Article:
During the first month of the season, you seemingly couldn’t watch a game without seeing a pitcher throwing at reduced velocity to what he’d shown in the past. Between Tim Lincecum, CC Sabathia, Felix Hernandez, Justin Masterson, and Roy Halladay, MLB had a long and distinguished list of starters who weren’t throwing as hard as they had in prior years. However, April is known for the lowest temperatures of the season, and colder weather is historically associated with lower pitch speeds, so there were reasons to think that many of these pitchers would find their fastballs again as we got closer to summer.
And, as expected, many of the reduced velocity guys in April have been throwing harder in the first three weeks of May. Because we’re still called FanGraphs, let’s illustrate these gains with graphs.
Sabathia’s following the same trend as last year, when he started the year in the 91-94 range before getting it back to the mid-90s during the summer. After averaging 91.7 with his fastball in April, he’s up to 92.7 in May, and given what we saw from him last year, it’s probably not long before he’s sitting above 93 again.
While Masterson hasn’t exactly figured out his command issues yet, his fastball is at least coming back to life, which can only help him in his continuing battle to get left-handers out. While a BABIP spike has hidden his improvement from a results standpoint, everything is pointing in the right direction for Cleveland’s ace – his walk rate went down, his strikeout rate and groundball rates went up, and he went back to keeping balls in the yard. While he’s not pitching as well as he did last year, he’s at least shown some signs of getting back closer to what he was last year, and the guy throwing 90 MPH meatballs in April is becoming more of a distant memory.
While the Phillies ace raised some eyebrows with 88 MPH fastballs in spring training – and then carried that over to the regular season – his fastball has returned to normal fairly quickly. While PITCHF/x is now classifying all of his fastballs as two-seamers instead of four-seamers, his average velocity in May has been 91.3 MPH (up from 90.3 MPH in April), not far off what his four-seamer was clocked at in 2011. His strikeouts have returned with the velocity spike as well, and you can probably hold off on writing any obituaries about Halladay’s dominance – he’s still fantastic.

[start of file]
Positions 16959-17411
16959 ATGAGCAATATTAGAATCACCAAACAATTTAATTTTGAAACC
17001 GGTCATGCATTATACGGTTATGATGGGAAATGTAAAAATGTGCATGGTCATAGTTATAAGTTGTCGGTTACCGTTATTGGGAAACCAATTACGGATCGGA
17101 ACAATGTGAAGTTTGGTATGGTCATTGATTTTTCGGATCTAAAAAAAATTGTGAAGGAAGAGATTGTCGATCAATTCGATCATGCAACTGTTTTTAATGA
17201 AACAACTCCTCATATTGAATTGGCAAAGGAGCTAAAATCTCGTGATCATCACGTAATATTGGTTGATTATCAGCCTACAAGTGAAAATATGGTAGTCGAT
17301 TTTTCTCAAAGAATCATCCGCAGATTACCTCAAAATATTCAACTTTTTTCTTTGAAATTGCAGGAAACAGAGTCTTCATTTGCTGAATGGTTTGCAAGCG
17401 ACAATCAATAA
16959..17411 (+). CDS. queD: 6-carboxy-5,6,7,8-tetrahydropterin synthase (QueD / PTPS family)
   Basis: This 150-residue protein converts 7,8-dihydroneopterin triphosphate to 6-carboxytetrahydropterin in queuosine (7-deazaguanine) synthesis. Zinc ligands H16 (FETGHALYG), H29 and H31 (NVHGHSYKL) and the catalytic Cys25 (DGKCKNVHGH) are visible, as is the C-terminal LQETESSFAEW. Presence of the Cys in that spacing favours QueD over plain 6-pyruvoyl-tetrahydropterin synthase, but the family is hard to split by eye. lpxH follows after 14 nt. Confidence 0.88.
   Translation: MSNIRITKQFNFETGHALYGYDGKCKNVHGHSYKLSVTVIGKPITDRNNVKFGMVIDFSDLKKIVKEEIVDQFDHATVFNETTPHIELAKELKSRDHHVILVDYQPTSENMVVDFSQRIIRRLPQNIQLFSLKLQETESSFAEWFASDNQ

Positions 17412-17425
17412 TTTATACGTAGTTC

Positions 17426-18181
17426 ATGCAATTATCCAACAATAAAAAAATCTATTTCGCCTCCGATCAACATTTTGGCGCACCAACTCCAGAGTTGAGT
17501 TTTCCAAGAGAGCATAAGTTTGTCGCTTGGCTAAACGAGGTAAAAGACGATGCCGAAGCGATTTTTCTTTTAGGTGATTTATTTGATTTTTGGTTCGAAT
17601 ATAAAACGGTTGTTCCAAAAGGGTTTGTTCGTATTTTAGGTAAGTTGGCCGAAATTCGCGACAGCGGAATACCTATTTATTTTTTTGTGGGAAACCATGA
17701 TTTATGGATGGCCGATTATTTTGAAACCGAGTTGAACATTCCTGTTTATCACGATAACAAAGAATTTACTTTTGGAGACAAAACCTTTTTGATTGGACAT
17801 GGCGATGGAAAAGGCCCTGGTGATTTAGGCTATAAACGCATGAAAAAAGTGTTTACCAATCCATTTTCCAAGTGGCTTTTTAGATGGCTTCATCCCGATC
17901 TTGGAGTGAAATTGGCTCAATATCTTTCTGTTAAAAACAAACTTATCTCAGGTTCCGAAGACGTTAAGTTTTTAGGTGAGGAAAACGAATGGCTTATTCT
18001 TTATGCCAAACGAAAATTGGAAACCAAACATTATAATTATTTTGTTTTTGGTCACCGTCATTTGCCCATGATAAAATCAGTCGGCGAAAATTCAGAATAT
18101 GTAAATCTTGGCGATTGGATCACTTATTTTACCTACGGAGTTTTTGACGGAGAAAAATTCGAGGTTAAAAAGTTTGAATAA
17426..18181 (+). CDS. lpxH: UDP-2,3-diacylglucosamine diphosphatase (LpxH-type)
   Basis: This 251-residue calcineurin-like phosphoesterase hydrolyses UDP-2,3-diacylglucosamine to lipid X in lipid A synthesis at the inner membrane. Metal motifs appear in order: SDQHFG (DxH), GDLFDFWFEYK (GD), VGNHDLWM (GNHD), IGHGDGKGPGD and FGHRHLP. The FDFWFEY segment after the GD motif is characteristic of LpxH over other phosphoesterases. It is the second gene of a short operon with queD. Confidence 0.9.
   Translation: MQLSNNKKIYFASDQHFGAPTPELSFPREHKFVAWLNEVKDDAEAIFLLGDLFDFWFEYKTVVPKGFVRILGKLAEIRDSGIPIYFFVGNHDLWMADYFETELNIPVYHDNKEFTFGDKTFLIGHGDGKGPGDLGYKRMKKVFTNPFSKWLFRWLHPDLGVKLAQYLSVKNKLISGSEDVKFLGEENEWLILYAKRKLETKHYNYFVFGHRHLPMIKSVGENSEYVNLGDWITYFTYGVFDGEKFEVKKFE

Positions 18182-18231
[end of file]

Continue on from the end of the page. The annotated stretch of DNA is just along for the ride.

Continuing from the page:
Along with those three, Neftali Feliz (up +1.3 MPH from April), John Danks (up +1.1 MPH), Phil Hughes (up +1.2 MPH), and Ryan Vogelsong (up +1.0 MPH) have all seen their velocity return closer to prior levels, easing concerns about their early season fastballs – if not, in Danks’ case, about his ability to get people out.
Not every April fastball laggard has seen his fastball come back in May, however.
Lincecum’s struggles have been the focus of much attention, and the calendar hasn’t brought him much help as of yet. His fastball is up ever so slightly, going from 89.8 in April to 90.1 in May, but that’s a small enough difference to not be overly meaningful, and his command is still missing in action as well. He’s still getting a lot of strikeouts due to his change-up, but without the ability to throw his fastball for strikes, he’s continuing to fall behind too many hitters and simply not perform up to his own standards. He’s lost velocity and gotten it back before, so perhaps there’s still a resurgence coming, but Lincecum is clearly not what he used to be.
Unlike the other pitchers profiled here, Felix’s velocity in May is actually even lower than it was in April, and even further down than it was a year ago. Because his change-up and breaking pitches are so good, the loss of velocity hasn’t had much of an impact on King Felix, but it will be interesting to see if he can continue to dominate if his fastball keeps going south. To put his velocity in context, Felix’s fastball in May came in at the same average speed as teammate Kevin Millwood. Fastball speed isn’t everything, but it is something, and I’d imagine the Mariners would be happier if Felix started flashing 95 every once in a while.